by Meredith Montgomery
A proven practice for supporting health and self-healing, qigong has been used in China for millennia to maintain and improve physical, mental and emotional well-being.
“Qi” (pronounced chee) refers to the life force or vital energy present in all things throughout the universe while “gong” means dedicated effort or steady practice of a skill. Qigong is the art of working intensely with this energy, cultivating life force. Acupuncture physician and qigong instructor Walter Hayley, in Bonita Springs, Florida, became passionate about qigong while working as a stockbroker in need of stress relief.
He compares qigong’s movement of energy in the body to water running through a hose: “Qi is concentrated in channels throughout the body. Think of the qi as water and those channels as a garden hose branching out to every aspect of the individual. Stress, whether physical or emotional, can kink the hose. Qigong helps get the kinks out,” he explains. “It relaxes the body, letting energy flow more efficiently, allowing the body to heal itself.”
Qigong styles vary, but Hayley remarks that most involve slow movement, focused awareness and special breathing techniques. Many describe the practice as a moving meditation.
Qigong teacher Judith Forsyth, in Mobile, Alabama, says, “It’s often described as the mother of tai chi. When the quiet, internal energy art of qigong mixed with the powerful external martial arts, it developed into tai chi.” She emphasizes that the focus of qigong is less on its physical mechanics and more on understanding how the vital force moves through the body and can be used to enhance health and longevity.
Inside the body, there’s an integrated network of subtle energy centers that international Qigong Master Robert Peng believes are connected to the capacity for genuine happiness. The goal is to awaken and pack these centers with qi. “By repeating slow, gentle movements over and over, you can develop the body’s capacity to draw qi from the universe. It can be stored in these centers and later channeled back through the body to empower your daily activities,” explains Peng, author of The Master Key: The Qigong Secret for Vitality, Love, and Wisdom.
He focuses on three of the body’s big energy portals: the “third eye”, located between the eyebrows; the “heart center”, at the center of the chest on the sternum and the “sea of qi”, just below the navel. The idea is that when energy is accessed in these three centers, specific spiritual qualities are accessed: wisdom, love and vitality (respectively). Harmonizing all three is ideal. Peng advises that when these essential elements are woven together in balance, dynamic happiness is possible. “You begin to project more wisdom, love, vitality, inspiration and peacefulness. Conversations flow more smoothly. Your life becomes more productive, meaningful and serene,” he says. “Whatever the challenges encountered, you’ll be better equipped to deal with them, while remaining inwardly content.”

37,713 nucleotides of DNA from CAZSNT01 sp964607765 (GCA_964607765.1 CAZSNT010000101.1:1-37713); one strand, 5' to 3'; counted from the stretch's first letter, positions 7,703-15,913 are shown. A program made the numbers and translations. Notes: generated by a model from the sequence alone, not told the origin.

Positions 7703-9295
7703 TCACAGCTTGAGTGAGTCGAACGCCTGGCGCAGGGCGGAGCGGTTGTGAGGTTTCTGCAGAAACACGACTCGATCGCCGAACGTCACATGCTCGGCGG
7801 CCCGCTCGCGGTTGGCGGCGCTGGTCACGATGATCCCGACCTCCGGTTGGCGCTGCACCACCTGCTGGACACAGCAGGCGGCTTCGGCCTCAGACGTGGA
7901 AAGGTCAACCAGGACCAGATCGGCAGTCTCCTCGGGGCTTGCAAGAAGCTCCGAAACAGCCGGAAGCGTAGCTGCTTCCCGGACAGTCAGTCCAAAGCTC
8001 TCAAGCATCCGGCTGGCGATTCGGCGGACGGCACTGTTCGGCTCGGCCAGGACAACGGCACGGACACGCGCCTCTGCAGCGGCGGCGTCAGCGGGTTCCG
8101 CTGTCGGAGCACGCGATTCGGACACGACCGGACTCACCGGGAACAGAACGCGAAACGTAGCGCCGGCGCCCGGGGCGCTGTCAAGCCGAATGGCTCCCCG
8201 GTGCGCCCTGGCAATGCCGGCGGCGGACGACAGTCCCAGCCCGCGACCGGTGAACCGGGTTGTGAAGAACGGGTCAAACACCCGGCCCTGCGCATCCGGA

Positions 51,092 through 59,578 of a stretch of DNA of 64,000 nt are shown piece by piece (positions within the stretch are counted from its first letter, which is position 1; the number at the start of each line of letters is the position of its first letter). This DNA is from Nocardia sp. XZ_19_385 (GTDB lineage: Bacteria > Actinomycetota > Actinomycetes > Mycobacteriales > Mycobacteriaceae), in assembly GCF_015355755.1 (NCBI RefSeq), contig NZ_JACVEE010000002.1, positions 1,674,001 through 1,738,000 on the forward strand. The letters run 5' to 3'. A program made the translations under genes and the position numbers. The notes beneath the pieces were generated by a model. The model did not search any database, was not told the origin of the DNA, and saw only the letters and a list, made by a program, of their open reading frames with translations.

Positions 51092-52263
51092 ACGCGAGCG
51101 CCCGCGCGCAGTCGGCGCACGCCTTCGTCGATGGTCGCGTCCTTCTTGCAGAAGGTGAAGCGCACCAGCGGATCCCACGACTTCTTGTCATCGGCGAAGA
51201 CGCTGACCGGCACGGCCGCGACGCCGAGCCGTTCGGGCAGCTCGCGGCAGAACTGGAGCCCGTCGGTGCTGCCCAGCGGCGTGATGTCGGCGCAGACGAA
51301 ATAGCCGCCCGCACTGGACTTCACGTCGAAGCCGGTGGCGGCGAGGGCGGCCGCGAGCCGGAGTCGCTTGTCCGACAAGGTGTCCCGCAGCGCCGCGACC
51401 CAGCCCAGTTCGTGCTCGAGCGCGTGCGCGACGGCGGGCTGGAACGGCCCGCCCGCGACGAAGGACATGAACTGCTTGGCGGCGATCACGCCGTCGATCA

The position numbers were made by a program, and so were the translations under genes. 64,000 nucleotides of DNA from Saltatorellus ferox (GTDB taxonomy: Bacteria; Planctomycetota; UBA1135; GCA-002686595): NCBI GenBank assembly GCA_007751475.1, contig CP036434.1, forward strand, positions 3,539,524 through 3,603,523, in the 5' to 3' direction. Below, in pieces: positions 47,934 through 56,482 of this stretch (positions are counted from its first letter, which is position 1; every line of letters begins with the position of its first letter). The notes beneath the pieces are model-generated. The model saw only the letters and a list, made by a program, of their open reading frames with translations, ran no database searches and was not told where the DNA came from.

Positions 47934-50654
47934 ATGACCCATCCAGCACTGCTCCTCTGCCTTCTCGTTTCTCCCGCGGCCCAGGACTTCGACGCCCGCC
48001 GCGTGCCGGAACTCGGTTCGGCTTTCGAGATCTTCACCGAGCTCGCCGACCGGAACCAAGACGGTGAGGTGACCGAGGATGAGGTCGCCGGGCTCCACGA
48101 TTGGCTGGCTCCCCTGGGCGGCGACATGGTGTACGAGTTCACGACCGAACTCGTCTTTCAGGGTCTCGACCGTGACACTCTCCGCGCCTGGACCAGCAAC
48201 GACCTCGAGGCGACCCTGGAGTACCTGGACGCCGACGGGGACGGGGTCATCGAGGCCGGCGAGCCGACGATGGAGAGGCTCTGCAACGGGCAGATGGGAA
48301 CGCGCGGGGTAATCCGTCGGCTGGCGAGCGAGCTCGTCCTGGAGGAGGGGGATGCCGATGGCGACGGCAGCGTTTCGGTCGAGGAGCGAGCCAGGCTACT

Forsyth was first guided to qigong when the prescribed rest, drugs, exercise and physical therapy following an accident left her with lingering neck and back problems. She recalls, “After eight weeks of practice, I experienced significant physical improvement, not only where I had considerable pain, but in my overall energy level, ability to sleep and the condition of my skin and hair. The peace and harmonizing meditation benefits of qigong were also affecting me positively in other ways. I became less worried, less of a perfectionist, less stressed out and began to experience more joyfulness.”
While all styles benefit overall health, specific qigong exercises may be prescribed for specialized needs, from athletic conditioning to management of chronic conditions such as arthritis, hypertension or cancer. The gentle movements can be performed by almost anyone at any age and ability level, even those confined to a chair or bed. “Qigong speaks to the body and the body then addresses the condition,” Hayley remarks.
The experts advise that qigong is best practiced every day, even if for just five minutes. “A group class offers a synergy that a home practice lacks, but the more important practice is at home,” observes Hayley. Some personal instruction is ideal so the practitioner receives feedback, but books and videos make qigong accessible to everyone, everywhere. Hayley reminds newbies, “Just be patient. If one form doesn’t suit you, remember there are thousands of different forms to try.” Peng’s advice to beginners is, “Be happy! Think of the exercise as lighthearted play and remember to smile as you move.”
Meredith Montgomery is the publisher of Natural Awakenings Mobile/Baldwin, AL (HealthyLivingHealthyPlanet.com).